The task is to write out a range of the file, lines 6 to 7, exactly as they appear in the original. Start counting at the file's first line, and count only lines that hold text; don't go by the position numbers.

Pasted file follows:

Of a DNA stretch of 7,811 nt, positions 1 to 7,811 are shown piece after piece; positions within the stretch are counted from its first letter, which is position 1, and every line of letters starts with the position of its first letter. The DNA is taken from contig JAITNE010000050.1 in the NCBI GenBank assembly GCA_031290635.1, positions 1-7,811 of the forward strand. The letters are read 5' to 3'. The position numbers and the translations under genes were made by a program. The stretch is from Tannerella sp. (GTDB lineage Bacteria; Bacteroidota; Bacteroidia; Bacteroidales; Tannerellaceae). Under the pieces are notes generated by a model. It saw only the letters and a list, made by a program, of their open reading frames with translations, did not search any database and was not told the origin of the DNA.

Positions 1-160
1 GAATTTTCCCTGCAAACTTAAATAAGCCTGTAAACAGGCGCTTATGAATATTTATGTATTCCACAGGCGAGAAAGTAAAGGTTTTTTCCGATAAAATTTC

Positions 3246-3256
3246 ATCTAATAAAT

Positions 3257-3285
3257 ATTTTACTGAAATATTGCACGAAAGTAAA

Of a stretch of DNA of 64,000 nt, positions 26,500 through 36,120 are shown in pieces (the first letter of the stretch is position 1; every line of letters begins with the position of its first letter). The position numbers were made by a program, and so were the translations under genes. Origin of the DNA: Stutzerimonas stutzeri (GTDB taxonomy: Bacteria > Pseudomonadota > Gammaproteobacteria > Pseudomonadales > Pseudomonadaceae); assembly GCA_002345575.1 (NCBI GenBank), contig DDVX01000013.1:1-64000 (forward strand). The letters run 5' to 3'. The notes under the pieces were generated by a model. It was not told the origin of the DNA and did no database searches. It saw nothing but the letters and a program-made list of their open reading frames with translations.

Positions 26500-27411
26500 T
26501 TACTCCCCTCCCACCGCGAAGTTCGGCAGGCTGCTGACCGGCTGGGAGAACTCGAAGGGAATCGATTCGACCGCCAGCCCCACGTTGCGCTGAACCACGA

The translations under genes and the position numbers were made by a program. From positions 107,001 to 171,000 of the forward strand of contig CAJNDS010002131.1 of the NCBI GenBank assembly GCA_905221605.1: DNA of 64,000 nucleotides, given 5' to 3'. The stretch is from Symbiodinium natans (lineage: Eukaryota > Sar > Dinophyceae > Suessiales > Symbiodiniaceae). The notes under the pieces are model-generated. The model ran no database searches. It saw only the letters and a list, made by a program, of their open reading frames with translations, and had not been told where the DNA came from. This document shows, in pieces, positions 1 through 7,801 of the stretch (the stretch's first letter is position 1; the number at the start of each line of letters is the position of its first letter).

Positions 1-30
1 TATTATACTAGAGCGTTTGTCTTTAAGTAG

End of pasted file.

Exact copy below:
Positions 3257-3285
3257 ATTTTACTGAAATATTGCACGAAAGTAAA